Credit Suisse, the Switzerland-based financial services conglomerate, has once again offered its insights on Bitcoin.
Earlier this year, co-head of Global Software Investment Banking James Disney indicated that emerging payment technologies like Apple Pay and Bitcoin hold much future potential.
In a recent report titled, “Bitcoins – Money Without Physical Form”, Credit Suisse reiterated this sentiment, saying that bitcoins “could have cost advantages over credit cards or providers such as Western Union when used as a transaction system.”
However, when it comes to its use as a currency, the report is far more pessimistic. While Bitcoin’s decentralized structure is novel, it is also its undoing vis-à-vis its potential to function as a stable currency:
“Do bitcoins have the potential to become commonplace and to dislodge the money monopoly from the central banks? The outlook is not good. Even if distribution as a means of payment continues to increase, the system’s advantage – decentralization – is also its biggest drawback.”
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It goes on to contrast bitcoin with legal tender, which has an authority to guarantee its value. “In the end, this confidence is crucial for any currency whose usage extends beyond the exchange of goods.”
This point feeds into a key subject of debate over bitcoin as a currency. How well do governments “guarantee” fiat’s value, considering their apparent ability to increase its supply without limitation and influence interest rates?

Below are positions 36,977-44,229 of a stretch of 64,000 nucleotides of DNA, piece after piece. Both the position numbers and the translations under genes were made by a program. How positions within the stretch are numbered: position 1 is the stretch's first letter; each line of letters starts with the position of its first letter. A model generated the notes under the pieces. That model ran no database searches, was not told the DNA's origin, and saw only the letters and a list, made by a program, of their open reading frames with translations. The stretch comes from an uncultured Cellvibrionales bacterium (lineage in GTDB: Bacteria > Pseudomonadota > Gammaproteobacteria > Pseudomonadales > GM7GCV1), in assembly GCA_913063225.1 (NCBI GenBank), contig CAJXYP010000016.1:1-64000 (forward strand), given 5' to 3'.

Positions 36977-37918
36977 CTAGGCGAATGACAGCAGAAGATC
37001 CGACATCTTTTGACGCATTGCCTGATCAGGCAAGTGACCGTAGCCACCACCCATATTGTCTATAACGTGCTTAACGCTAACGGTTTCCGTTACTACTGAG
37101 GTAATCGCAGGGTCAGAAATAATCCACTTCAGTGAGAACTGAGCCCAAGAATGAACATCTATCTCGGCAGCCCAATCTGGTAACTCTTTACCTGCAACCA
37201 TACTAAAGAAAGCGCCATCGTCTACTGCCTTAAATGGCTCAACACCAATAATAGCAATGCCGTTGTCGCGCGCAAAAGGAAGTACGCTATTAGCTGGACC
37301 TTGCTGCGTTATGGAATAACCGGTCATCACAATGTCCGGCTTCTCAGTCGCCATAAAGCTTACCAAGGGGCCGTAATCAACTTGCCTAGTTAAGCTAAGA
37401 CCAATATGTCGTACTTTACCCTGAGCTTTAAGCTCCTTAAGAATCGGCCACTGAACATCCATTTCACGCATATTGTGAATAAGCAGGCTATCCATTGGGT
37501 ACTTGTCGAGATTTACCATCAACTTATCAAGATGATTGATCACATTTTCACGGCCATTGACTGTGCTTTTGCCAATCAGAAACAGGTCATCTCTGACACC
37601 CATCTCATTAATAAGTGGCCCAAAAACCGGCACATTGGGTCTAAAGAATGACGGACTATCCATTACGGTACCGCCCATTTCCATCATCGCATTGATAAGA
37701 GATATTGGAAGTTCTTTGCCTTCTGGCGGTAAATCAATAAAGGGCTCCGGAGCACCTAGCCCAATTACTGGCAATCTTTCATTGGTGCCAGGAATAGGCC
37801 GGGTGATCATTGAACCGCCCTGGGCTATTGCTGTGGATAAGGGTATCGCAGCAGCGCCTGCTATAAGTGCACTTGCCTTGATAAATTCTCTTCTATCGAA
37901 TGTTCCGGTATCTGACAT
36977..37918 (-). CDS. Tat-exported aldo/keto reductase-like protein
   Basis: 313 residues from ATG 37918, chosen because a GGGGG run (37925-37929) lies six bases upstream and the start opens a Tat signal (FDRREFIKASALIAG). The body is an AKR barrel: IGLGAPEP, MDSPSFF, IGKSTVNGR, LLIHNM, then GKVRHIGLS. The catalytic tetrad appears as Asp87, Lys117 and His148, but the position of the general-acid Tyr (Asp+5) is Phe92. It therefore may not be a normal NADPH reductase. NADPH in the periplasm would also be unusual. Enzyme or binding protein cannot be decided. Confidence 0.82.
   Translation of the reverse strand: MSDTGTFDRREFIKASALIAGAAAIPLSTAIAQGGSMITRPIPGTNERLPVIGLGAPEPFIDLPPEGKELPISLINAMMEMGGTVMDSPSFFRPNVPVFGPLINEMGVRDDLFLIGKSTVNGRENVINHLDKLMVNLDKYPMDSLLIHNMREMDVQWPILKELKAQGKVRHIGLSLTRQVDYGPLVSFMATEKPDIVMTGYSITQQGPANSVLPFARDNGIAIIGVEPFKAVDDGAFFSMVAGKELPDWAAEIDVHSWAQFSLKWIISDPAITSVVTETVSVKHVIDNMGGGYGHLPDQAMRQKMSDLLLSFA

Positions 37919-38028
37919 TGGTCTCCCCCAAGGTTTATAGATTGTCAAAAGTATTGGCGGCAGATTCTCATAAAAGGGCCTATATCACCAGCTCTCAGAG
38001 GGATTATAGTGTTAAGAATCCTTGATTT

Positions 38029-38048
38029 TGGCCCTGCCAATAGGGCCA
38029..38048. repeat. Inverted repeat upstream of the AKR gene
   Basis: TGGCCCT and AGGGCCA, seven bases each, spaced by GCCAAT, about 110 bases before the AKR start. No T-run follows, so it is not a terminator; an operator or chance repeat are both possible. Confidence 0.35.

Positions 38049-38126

Indeed, the report goes on to note that bitcoin may actually be functioning better as a currency in countries such as Argentina and Zimbabwe “where confidence in the country’s own currency retaining its value is very low.”
Bitcoin may be more fitting as an investment, the report says, comparing it to gold in having a limited supply. But even if it significantly appreciates in value, this is detrimental to its use case as currency–its purchasing power is correspondingly compromised.
Overall, the report expresses concern over the lack of “physical form”, apparently in contrast with fiat. This point too is highly debatable, as physical manifestations of fiat are coincidental, occasionally a matter of convenience. But the majority of financial transactions exist only as information, which is defined by the legal parameters of the governing authority backing it.